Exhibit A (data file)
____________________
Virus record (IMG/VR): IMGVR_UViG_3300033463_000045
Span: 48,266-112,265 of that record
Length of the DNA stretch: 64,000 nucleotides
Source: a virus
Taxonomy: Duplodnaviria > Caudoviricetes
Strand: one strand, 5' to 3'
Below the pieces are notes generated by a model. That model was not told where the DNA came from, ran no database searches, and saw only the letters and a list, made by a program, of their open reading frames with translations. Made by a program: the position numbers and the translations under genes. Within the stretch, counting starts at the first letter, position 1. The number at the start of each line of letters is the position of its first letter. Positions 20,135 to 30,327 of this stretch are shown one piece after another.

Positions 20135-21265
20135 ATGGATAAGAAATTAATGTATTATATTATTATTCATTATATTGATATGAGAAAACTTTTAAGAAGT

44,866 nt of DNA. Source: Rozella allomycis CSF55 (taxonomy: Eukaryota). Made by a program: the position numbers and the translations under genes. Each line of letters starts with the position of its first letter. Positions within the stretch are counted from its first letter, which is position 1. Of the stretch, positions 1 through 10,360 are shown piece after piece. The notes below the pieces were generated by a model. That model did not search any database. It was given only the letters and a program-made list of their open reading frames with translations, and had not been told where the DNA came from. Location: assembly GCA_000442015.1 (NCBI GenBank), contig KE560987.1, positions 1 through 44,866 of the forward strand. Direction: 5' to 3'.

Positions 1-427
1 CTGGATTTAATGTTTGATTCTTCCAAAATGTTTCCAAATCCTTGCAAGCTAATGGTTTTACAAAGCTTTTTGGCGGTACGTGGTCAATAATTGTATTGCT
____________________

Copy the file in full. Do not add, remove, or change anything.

Virus record (IMG/VR): IMGVR_UViG_3300033463_000045
Span: 48,266-112,265 of that record
Length of the DNA stretch: 64,000 nucleotides
Source: a virus
Taxonomy: Duplodnaviria > Caudoviricetes
Strand: one strand, 5' to 3'
Below the pieces are notes generated by a model. That model was not told where the DNA came from, ran no database searches, and saw only the letters and a list, made by a program, of their open reading frames with translations. Made by a program: the position numbers and the translations under genes. Within the stretch, counting starts at the first letter, position 1. The number at the start of each line of letters is the position of its first letter. Positions 20,135 to 30,327 of this stretch are shown one piece after another.

Positions 20135-21265
20135 ATGGATAAGAAATTAATGTATTATATTATTATTCATTATATTGATATGAGAAAACTTTTAAGAAGT

44,866 nt of DNA. Source: Rozella allomycis CSF55 (taxonomy: Eukaryota). Made by a program: the position numbers and the translations under genes. Each line of letters starts with the position of its first letter. Positions within the stretch are counted from its first letter, which is position 1. Of the stretch, positions 1 through 10,360 are shown piece after piece. The notes below the pieces were generated by a model. That model did not search any database. It was given only the letters and a program-made list of their open reading frames with translations, and had not been told where the DNA came from. Location: assembly GCA_000442015.1 (NCBI GenBank), contig KE560987.1, positions 1 through 44,866 of the forward strand. Direction: 5' to 3'.

Positions 1-427
1 CTGGATTTAATGTTTGATTCTTCCAAAATGTTTCCAAATCCTTGCAAGCTAATGGTTTTACAAAGCTTTTTGGCGGTACGTGGTCAATAATTGTATTGCT